Meeting Abstract

S9-5  Sunday, Jan. 8 10:00 - 10:30  Not all partners are equal: A role for identity signaling in generating differential cooperative behavior. SHEEHAN, Michael J; Cornell University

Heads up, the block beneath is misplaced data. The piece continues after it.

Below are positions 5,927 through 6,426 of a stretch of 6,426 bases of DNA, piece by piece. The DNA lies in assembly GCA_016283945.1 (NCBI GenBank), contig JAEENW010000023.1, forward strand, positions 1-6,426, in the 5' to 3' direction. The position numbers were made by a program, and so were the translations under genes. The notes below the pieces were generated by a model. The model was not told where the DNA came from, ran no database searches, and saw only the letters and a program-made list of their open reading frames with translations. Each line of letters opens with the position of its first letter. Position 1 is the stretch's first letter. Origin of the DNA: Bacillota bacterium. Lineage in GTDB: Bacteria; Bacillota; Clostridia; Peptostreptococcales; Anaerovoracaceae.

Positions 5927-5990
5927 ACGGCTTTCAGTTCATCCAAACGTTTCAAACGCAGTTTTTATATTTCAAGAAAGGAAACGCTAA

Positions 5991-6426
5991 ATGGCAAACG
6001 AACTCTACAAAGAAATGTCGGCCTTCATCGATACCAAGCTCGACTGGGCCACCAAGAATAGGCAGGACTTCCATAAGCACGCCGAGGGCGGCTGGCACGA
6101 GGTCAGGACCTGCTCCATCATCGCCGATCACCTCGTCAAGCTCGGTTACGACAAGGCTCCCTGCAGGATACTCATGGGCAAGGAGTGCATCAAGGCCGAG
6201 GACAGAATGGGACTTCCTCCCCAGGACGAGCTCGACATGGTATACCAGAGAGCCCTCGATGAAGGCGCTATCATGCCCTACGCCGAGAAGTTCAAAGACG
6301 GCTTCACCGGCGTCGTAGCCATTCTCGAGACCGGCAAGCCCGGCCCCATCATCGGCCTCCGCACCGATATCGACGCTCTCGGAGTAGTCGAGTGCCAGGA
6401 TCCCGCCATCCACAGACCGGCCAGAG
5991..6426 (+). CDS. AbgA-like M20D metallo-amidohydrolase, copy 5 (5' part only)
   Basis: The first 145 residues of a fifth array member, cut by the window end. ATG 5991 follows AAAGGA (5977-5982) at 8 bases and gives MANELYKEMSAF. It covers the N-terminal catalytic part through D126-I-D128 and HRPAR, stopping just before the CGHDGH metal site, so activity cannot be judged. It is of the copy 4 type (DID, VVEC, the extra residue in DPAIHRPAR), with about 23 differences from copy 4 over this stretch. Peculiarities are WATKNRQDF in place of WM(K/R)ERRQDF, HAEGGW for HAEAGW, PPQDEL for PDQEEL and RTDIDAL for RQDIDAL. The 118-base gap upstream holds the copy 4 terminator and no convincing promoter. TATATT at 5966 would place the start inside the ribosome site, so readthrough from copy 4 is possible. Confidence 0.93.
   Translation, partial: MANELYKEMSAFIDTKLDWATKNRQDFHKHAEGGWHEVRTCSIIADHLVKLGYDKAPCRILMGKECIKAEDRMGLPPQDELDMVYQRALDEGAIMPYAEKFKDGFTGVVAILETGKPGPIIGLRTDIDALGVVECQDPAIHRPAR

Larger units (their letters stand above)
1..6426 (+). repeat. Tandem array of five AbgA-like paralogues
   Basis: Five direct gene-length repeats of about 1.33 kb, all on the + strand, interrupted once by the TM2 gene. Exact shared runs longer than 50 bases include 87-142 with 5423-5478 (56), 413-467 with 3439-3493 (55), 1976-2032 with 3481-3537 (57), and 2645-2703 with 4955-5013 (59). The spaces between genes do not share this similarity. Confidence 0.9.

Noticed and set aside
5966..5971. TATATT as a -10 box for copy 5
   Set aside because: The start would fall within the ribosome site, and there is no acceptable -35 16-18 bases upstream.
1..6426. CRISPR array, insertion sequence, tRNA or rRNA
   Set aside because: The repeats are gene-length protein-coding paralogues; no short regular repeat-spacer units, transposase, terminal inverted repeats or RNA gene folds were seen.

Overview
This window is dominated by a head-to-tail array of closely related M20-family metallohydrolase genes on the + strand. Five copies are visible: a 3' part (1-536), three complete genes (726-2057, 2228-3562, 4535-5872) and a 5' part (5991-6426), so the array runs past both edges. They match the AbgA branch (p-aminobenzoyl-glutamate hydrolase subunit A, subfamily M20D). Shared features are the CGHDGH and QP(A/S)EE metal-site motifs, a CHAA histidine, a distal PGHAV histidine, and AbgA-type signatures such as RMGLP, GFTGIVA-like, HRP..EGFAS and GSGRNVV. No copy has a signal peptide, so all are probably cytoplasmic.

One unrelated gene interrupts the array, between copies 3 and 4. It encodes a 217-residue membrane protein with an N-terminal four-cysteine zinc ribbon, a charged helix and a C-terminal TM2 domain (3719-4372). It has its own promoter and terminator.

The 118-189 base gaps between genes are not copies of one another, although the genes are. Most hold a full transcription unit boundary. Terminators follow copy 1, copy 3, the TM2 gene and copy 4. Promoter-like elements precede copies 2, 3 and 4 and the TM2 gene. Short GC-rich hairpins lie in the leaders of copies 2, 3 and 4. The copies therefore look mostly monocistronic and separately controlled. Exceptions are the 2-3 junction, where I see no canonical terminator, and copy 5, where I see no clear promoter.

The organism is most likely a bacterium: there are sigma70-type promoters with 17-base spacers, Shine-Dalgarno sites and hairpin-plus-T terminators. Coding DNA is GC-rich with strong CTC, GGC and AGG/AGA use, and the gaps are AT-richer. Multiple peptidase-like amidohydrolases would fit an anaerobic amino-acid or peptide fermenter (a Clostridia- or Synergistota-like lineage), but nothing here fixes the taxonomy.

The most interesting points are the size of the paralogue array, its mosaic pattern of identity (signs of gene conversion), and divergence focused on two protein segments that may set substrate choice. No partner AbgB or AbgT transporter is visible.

The evolution of stable cooperation requires discrimination among potential recipients – either those with shared genotypes or also show cooperative behavior. Discrimination requires diversity in appearance, smell or vocalizations within a population. Thus, the mechanisms that maintain diversity in traits used for recognition are central to understanding the maintenance of costly cooperative behaviors. Paradoxically, models of recognition trait evolution have argued that cooperation leads to positive frequency-dependent selection and the loss of diversity in recognition traits, eroding cooperation. As a result, authors have appealed to balancing selection on traits for reasons other than recognition (e.g. immune selection on MHC) to explain the maintenance of recognition. Here, I challenge this view by first presenting evidence that recognition traits used to mediate cooperation are themselves under negative frequency-dependent selection as a result of social interactions. Second, I present a novel model showing that learning recognition templates is sufficient to maintain diversity in recognition traits used for cooperation. Importantly, this model predicts a positive feedback whereby cooperation maintains diversity, which in turn favors higher investment in cooperation, leading to greater diversity, etc.